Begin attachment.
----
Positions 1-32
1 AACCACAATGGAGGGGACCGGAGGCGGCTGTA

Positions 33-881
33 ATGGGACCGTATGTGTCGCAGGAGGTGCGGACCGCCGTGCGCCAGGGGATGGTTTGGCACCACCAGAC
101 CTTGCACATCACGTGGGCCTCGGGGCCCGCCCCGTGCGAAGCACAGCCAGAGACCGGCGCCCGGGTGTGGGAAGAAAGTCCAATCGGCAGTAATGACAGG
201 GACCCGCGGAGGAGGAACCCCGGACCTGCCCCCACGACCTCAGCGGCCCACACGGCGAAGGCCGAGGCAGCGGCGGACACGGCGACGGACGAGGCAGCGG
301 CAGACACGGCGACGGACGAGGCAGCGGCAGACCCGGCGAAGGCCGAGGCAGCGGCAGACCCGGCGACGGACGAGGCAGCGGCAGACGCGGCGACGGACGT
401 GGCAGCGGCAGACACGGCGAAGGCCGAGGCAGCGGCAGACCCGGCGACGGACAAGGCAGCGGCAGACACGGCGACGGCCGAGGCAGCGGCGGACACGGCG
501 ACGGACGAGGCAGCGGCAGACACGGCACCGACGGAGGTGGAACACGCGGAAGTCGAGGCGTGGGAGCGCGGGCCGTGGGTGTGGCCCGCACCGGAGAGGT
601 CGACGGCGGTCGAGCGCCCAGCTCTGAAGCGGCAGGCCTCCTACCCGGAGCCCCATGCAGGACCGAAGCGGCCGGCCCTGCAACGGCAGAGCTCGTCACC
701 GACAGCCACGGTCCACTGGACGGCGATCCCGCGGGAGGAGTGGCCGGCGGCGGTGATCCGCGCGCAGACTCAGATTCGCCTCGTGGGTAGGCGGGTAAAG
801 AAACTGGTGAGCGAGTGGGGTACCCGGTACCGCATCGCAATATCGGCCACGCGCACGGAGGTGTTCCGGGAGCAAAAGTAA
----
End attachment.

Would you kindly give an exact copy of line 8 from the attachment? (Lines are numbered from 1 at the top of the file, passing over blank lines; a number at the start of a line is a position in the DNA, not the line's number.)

401 GGCAGCGGCAGACACGGCGAAGGCCGAGGCAGCGGCAGACCCGGCGACGGACAAGGCAGCGGCAGACACGGCGACGGCCGAGGCAGCGGCGGACACGGCG